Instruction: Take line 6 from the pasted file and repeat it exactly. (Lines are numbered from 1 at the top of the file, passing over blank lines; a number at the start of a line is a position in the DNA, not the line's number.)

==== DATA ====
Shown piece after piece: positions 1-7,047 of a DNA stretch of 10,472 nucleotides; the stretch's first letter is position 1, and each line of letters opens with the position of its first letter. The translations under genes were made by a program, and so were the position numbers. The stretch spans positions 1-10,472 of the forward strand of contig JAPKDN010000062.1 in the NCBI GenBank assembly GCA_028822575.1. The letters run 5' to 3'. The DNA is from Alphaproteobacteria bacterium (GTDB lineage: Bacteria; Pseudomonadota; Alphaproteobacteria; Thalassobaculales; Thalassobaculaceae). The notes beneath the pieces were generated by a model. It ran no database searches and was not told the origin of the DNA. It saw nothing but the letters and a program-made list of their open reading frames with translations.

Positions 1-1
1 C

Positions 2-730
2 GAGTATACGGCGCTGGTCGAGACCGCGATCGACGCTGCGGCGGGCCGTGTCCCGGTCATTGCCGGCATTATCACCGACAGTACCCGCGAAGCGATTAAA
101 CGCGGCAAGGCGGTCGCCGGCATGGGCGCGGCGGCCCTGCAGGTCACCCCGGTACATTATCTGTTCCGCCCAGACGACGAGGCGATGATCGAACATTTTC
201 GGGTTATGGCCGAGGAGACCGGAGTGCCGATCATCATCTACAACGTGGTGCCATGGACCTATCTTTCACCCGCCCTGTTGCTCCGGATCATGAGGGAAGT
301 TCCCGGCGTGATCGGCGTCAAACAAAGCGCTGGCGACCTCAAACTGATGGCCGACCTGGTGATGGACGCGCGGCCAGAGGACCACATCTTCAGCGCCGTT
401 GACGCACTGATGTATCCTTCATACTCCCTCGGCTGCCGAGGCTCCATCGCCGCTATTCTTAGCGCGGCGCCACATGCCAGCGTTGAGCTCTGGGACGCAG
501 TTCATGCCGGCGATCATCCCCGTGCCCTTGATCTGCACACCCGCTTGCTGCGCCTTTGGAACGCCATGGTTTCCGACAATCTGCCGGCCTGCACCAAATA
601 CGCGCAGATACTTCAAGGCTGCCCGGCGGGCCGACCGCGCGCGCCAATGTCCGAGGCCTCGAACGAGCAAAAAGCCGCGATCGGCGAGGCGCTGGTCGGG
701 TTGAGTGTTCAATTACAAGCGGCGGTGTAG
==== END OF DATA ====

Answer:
101 CGCGGCAAGGCGGTCGCCGGCATGGGCGCGGCGGCCCTGCAGGTCACCCCGGTACATTATCTGTTCCGCCCAGACGACGAGGCGATGATCGAACATTTTC